People, even my former psychiatrist, Dr. Charles H. Kuttner, have asked why I did not try to get help from someone outside the family while this was happening. I think adults asking a question like that forget how small and vulnerable a child is. And when all of the people that you expect to be good and trustworthy—the people you have looked to for protection and comfort your whole life—betray you and tell you nothing is wrong or its all your fault, as a child you don’t have a lot of power to change your circumstances.

I tried to please my family and suppress the feeling that everything was wrong. I could escape into my imagination and numb my feelings. Add to that the fact that you’ve been told to keep a secret or you are afraid of punishment if you tell someone, it’s rare that an abused child is able to reach outside of their world to seek help.

Uncle Herschel lived with us throughout my junior high and early high school years. I was required to be his caretaker when he was ill due to his alcoholism. He left only after his drinking problems became too difficult for my father to manage and tolerate. My mother received great satisfaction observing the abuse I suffered. She was cold and demanding until the day she died in 2010. Some details of my mother’s abuse of me are too humiliating and shameful to articulate. Before her death, my mother (like my ex-husband) had friends whose consciousness was aligned symbolically and in terms of beliefs of their own selfishness, fear and corruption.

While speaking to my mother by phone, she spoke to me about my childhood and acknowledged the abuse I suffered, but she expressed no remorse for what she had done to me. Just hearing her voice re-traumatized me. In her letters, she admitted what she did to me, but felt no responsibility. She would ask me if I was reading my Bible and if Jesus was my Lord and Savior.

My mother’s hate of me did not stop me from loving her. Since I was her target, later in life, I stepped aside to heal because of the ongoing atrocities and crimes she committed against me. In short, my mother was my pimp and trafficked me throughout my childhood. Love was and is still stronger than her hate of me. Because I confronted my mother about the abuse I suffered several years ago, she disinherited me and left her and my brother’s sizeable estate to my well-to-do cousin, Mrs. Beverly Ann (Stallings) Moerke, Walla Walla, Washington, and me, $1.00.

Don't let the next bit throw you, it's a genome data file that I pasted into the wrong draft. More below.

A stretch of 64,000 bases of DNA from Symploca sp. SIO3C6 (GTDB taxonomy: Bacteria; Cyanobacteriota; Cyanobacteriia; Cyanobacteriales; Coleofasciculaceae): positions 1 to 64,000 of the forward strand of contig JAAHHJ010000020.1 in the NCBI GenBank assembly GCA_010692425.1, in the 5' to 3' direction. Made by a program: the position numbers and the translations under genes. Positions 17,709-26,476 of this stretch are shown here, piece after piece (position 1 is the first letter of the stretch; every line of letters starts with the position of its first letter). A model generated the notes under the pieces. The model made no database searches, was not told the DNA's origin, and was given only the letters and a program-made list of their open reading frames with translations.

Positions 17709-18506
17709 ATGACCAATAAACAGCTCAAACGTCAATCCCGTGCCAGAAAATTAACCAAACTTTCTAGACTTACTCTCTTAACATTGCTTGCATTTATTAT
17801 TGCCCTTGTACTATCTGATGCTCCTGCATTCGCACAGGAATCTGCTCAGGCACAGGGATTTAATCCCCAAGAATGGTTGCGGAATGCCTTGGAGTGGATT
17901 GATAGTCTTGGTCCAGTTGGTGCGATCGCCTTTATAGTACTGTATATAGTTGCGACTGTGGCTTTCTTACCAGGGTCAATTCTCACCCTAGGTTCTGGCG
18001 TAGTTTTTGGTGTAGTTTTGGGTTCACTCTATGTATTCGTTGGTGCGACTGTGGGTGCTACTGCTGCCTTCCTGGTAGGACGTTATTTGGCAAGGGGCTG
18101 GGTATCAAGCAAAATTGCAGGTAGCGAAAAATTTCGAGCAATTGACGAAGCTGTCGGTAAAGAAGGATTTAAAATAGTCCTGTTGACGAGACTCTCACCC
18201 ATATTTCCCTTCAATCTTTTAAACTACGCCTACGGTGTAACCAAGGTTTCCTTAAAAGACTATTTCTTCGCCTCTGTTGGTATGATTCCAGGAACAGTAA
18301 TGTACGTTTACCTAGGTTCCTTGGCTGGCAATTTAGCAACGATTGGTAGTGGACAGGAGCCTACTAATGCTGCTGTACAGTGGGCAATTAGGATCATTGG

Beverly’s relationship with my mother was not conflicted—my mother’s rules for me did not apply to her. Beverly, a devout Catholic, sent me a $1.00 check through her attorney, Mr. Bradley V. Timmons, just in time for Christmas 2011.

Even though I live under poverty level due to disabilities, I never cashed the check. Friends confronted Ms. Moerke, but there was no response from her. In short, my cousin made me into a “bastard child.” I know my father is rolling in his grave over the fact that I was disinherited. No matter—I am still my father’s daughter.

Mentors and friends wonder what price my cousin, Mrs. Moerke, would put on the sexual service I was forced into by my mother and great-uncle during my young childhood years. I received no compensation or restitution for the many years of torture and for the crimes my mother committed against me. Under the Child Abuse Accountability Act adult children can sue their abusive parents.

Childhood sexual abuse and rape is “soul murder” and child homicide. The effects of these types of crimes reverberate through a child’s life and extend into adulthood. Survivors become the walking wounded. Besides the years of my uncle’s molestation, I was also attacked by a man while I was baby-sitting for my neighbors. I resisted and thankfully he did not rape me. I was fifteen years old and was terrified from the incident. He was in his 30’s and married. I did tell my mother and the woman I baby-sat for, but no one responded. I remember going home and showering to try to feel clean again.

As a young girl, connecting with nature, rock hunting and spending time in the forest was restorative and relaxing for me. Anorexia became a coping tool for me throughout my teenage years. I also suffered hormonal imbalances because I wasn’t eating and I was under a lot of stress. My mother took me to an OB/ Gyn because my menstrual cycles had ceased for several years. He sent me to a specialist at Providence Hospital in Portland, Oregon. After a short visit with the specialist, he required me to strip naked in a room full of young male medical students. I remember him touching parts of my body with a pointing stick. My mother was also present in the room. I was mortified.


In the circles I lived in, women would demonstrate their “love” for their husband and/or father by appeasing him and keeping him happy—no matter the cost to their personal well-being. Sexuality was not spoken about in our home, but there were underlying messages given by both parents that were unspoken. My father appeared uncomfortable with my becoming a young woman, and somewhat disapproving. My mother became jealous. Teachers had similar projections.

But the view the world saw of me was much different than how my family saw me. During my adolescence I demonstrated maturity and responsibility beyond my years. During my senior year at Columbia River High School, Vancouver, Washington, I received a “Daughter of the American Revolution,” D.A.R. citizenship award, an Outstanding Business Education Award, and was co-valedictorian of my class (almost 300 students).